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Starman (14-Dec-1984)

Director: John Carpenter

Writers: Bruce A. Evans; Raynold Gideon

Music Composed by: Jack Nitzsche

Producer: Larry J. Franco

Keywords: Sci-Fi, Explosions

NameOccupationBirthDeathKnown for
Karen Allen
Actor
5-Oct-1951   Raiders of the Lost Ark
Dirk Blocker
Actor
31-Jul-1957   Baa Baa, Black Sheep
Jeff Bridges
Actor
4-Dec-1949   The Dude abides
M. C. Gainey
Actor
18-Jan-1948   Sideways
Richard Jaeckel
Actor
10-Oct-1926 14-Jun-1997 Sometimes a Great Notion
Charles Martin Smith
Actor
30-Oct-1953   The Untouchables

CAST

Jeff Bridges   ...   Starman
Karen Allen   ...   Jenny Hayden
Charles Martin Smith   ...   Mark Shermin
Richard Jaeckel   ...   George Fox
Robert Phalen   ...   Maj. Bell
Tony Edwards   ...   Sgt. Lemon
John Walter Davis   ...   Brad Heinmuller
Ted White   ...   Deer Hunter
Dirk Blocker   ...   Cop #1
M. C. Gainey   ...   Cop #2
Sean Faro   ...   Hot Rodder
Buck Flower   ...   Cook
Russ Benning   ...   Scientist
Ralph Cosham   ...   Marine Lieutenant
David Wells   ...   Fox's Assistant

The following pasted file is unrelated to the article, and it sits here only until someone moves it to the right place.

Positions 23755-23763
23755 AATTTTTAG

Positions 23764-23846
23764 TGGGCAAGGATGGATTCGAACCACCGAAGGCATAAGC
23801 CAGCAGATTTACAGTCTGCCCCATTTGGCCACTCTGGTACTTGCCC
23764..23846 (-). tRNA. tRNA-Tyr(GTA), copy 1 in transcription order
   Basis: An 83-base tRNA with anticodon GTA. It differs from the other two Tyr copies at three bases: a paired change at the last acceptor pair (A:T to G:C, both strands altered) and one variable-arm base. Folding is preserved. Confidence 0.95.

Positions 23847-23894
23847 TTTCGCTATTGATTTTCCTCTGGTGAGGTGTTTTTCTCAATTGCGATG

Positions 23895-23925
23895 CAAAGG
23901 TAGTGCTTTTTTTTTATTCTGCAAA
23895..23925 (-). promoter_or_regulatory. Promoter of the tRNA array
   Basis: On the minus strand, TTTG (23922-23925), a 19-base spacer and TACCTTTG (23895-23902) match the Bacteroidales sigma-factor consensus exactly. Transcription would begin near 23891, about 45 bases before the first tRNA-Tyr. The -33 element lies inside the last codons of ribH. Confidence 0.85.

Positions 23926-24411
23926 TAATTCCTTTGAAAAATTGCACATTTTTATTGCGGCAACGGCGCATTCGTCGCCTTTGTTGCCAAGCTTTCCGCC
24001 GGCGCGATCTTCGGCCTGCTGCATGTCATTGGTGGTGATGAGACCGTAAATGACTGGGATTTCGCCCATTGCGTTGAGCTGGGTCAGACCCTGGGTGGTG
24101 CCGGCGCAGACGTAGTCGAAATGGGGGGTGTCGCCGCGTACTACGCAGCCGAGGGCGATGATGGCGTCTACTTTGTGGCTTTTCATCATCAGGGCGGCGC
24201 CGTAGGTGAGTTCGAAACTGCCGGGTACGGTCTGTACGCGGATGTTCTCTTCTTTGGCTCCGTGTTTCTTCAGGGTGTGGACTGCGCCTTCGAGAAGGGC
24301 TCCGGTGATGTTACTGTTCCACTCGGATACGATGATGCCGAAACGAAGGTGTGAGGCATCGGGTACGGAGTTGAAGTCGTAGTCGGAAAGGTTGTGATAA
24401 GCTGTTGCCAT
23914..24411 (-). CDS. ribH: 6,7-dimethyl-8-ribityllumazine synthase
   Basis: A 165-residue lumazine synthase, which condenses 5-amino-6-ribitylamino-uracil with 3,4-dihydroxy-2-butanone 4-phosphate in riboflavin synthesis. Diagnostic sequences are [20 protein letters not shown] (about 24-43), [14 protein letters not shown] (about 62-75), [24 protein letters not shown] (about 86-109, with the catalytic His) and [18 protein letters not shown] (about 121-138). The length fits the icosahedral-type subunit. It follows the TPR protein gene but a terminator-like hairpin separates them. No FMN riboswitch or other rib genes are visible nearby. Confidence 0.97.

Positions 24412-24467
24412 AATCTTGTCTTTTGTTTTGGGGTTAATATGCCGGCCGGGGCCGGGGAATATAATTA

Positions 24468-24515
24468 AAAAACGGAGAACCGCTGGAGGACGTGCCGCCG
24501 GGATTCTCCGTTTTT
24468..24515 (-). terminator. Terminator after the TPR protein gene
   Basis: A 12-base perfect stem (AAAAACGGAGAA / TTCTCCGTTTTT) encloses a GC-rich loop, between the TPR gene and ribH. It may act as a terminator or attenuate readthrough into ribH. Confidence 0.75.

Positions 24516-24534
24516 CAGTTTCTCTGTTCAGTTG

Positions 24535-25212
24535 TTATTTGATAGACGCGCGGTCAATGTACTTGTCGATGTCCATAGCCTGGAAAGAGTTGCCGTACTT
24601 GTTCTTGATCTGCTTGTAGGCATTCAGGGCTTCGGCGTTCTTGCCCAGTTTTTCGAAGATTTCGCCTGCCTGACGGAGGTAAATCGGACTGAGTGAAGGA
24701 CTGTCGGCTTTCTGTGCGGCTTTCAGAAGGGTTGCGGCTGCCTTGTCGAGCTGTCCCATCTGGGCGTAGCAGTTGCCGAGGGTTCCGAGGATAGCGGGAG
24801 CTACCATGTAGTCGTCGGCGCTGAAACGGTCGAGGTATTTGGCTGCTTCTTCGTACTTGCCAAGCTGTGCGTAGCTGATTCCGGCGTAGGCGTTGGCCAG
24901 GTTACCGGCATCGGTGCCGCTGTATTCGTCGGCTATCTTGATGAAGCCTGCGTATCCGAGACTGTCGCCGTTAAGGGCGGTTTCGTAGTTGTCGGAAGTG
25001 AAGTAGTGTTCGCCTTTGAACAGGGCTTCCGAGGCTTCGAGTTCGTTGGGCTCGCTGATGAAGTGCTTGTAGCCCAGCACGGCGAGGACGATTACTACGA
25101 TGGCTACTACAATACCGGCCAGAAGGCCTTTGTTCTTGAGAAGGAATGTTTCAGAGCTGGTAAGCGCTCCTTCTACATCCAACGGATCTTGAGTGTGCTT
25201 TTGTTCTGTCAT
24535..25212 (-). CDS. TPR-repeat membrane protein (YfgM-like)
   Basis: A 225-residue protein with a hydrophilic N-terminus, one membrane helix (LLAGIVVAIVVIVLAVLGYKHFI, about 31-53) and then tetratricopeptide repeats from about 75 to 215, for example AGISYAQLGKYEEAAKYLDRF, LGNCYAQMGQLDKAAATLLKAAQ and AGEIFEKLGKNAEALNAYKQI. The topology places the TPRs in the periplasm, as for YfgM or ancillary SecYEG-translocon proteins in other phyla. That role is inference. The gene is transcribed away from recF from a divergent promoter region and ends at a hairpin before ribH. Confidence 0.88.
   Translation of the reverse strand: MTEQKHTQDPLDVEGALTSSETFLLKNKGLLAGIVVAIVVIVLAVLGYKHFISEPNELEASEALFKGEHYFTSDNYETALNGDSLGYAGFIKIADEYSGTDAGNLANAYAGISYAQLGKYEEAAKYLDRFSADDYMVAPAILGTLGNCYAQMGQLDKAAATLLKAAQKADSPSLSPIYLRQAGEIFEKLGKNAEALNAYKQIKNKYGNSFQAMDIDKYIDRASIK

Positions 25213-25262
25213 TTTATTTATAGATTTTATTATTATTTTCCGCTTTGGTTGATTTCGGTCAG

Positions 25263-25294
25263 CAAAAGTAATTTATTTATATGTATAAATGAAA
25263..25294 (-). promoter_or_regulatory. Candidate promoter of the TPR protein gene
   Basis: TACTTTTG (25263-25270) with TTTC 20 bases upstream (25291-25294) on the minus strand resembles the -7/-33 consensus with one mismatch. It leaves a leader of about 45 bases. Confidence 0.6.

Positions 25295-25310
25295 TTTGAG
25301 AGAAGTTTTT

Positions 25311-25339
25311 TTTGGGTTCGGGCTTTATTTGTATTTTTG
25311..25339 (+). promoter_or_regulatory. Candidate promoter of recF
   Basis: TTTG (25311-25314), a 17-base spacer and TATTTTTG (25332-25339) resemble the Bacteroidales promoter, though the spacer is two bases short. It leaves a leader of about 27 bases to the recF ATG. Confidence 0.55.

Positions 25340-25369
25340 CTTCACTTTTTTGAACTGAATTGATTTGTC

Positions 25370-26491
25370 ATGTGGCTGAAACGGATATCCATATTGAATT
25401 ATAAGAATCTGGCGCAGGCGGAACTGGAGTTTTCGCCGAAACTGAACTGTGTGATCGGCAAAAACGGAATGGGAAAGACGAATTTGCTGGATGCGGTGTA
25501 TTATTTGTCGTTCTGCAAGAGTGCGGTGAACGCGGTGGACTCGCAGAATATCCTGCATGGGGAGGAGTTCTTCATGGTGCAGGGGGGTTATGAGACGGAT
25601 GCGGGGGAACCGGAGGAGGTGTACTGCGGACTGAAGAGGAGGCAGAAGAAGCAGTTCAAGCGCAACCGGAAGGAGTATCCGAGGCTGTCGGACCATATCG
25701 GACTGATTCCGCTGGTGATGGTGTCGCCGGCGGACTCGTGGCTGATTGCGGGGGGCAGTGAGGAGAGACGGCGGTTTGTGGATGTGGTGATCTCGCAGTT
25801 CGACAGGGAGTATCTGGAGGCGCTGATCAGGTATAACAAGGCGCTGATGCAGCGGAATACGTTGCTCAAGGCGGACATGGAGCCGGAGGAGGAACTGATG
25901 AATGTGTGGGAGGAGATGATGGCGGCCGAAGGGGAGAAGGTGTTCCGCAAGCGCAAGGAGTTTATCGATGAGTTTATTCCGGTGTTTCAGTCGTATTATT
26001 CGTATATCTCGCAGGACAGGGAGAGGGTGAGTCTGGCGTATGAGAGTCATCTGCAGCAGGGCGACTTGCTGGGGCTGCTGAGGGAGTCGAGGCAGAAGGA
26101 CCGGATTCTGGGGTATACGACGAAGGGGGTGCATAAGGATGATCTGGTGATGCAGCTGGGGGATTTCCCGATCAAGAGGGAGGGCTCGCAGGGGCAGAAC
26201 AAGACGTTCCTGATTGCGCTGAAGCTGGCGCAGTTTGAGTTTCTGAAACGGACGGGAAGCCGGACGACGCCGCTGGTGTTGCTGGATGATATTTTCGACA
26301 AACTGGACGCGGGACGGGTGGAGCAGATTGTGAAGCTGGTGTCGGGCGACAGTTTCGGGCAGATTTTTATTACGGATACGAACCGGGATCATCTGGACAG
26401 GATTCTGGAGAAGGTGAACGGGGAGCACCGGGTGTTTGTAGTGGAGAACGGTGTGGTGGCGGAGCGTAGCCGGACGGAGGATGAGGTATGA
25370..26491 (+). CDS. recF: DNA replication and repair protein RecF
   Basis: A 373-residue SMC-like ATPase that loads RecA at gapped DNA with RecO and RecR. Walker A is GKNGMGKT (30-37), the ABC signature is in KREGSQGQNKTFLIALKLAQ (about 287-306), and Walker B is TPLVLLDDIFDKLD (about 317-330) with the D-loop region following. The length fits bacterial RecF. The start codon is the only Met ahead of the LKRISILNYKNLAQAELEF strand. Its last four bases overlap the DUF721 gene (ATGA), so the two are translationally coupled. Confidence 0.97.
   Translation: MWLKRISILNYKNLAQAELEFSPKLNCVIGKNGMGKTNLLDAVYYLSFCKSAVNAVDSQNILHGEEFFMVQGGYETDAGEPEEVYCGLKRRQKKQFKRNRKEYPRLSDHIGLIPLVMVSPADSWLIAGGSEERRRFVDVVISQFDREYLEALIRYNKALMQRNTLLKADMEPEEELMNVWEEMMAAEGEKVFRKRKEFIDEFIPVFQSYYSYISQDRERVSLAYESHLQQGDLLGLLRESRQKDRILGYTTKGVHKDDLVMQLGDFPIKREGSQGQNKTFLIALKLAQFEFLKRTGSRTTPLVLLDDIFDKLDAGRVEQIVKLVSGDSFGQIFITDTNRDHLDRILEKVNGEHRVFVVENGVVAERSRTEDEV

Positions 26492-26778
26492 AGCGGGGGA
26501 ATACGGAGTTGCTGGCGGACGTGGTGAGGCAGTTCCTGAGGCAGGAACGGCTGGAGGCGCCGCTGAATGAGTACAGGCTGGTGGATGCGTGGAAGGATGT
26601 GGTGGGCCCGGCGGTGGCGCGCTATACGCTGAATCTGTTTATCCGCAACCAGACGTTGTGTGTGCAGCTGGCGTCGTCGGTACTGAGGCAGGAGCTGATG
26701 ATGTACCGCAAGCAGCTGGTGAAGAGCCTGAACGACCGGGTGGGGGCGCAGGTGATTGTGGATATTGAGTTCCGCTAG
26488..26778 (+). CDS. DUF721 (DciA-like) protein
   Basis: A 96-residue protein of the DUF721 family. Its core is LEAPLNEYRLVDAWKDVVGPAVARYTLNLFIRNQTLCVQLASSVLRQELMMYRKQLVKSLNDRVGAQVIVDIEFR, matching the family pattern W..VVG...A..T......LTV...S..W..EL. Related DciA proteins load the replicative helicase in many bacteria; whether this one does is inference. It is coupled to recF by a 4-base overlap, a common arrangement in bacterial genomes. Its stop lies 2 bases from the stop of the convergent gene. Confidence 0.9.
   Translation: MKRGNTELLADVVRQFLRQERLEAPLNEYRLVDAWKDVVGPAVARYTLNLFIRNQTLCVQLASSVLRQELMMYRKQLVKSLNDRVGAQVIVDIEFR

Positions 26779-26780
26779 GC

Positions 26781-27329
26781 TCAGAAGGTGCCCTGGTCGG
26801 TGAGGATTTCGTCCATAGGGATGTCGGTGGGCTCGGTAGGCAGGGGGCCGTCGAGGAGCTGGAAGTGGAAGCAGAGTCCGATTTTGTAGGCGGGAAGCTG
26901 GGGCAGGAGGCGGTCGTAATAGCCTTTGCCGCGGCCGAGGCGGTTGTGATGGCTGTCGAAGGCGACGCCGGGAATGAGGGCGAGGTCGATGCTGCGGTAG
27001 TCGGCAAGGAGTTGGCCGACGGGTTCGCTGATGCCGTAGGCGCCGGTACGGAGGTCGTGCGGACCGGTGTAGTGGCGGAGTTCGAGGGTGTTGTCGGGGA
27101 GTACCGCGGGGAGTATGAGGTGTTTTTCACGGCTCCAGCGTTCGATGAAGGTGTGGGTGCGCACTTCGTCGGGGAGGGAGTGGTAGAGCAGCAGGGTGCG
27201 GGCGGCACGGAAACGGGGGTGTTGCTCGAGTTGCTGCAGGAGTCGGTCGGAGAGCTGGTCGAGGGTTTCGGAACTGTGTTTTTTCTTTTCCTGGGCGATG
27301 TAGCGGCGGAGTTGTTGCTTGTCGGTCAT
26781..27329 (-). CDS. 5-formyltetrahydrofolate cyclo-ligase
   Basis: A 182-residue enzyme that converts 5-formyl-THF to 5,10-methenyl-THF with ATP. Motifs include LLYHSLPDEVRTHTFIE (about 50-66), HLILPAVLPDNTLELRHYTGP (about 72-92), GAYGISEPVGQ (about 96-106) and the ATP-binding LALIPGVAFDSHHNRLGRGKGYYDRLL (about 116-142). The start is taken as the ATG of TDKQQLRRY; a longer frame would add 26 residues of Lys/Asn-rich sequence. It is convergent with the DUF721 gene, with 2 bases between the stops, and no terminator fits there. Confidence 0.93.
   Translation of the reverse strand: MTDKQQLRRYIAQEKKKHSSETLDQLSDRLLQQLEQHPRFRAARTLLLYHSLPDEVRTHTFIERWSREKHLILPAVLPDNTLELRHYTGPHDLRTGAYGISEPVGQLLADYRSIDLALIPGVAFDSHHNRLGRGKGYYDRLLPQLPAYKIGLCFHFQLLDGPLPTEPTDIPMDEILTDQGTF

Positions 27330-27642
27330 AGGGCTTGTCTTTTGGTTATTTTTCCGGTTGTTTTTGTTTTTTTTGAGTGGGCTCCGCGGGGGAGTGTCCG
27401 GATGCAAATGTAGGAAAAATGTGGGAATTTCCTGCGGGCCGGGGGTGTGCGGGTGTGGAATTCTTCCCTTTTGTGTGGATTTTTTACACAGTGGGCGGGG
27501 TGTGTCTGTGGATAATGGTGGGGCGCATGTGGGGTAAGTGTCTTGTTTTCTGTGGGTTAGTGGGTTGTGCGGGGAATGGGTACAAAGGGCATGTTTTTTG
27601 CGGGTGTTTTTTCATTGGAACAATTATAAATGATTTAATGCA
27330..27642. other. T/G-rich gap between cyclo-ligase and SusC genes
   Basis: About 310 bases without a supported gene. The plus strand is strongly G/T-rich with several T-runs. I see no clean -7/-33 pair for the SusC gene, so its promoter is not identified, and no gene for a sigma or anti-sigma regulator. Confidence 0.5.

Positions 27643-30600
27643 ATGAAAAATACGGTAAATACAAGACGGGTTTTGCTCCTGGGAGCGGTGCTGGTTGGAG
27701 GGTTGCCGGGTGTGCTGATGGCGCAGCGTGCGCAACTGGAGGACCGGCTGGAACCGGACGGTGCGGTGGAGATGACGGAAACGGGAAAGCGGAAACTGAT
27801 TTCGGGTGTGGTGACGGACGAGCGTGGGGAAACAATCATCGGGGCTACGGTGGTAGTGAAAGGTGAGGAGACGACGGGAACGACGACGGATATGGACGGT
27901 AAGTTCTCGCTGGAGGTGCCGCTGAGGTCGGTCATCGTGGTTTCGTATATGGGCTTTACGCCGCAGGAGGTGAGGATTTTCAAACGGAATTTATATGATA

Anthony Grumbach   ...   NSA Officer
Jim Deeth   ...   S-61 Pilot
Alex Daniels   ...   Gas Station Attendant
Carol Rosenthal   ...   Gas Customer
Mickey Jones   ...   Trucker
Lu Leonard   ...   Roadhouse Waitress
Charlie Hughes   ...   Bus Driver
Byron Walls   ...   Police Sergeant
Betty Bunch   ...   Truck Stop Waitress
Victor McLemore   ...   Roadblock Lt.
Steven Brennan   ...   Roadblock Sergeant
Pat Lee   ...   Bracero Wife
Judith Kim   ...   Girl Barker
Ronald Colby   ...   Cafe Waiter
Robert Stein   ...   State Trooper
Kenny Call   ...   Donnie Bob
Jeff Ramsey   ...   Hunter #1
Jerry Gatlin   ...   Hunter #2
David Daniell   ...   Letterman
Randy Tutton   ...   2nd Letterman

REVIEWS

Review by Walter Frith (posted on 7-Jun-2007)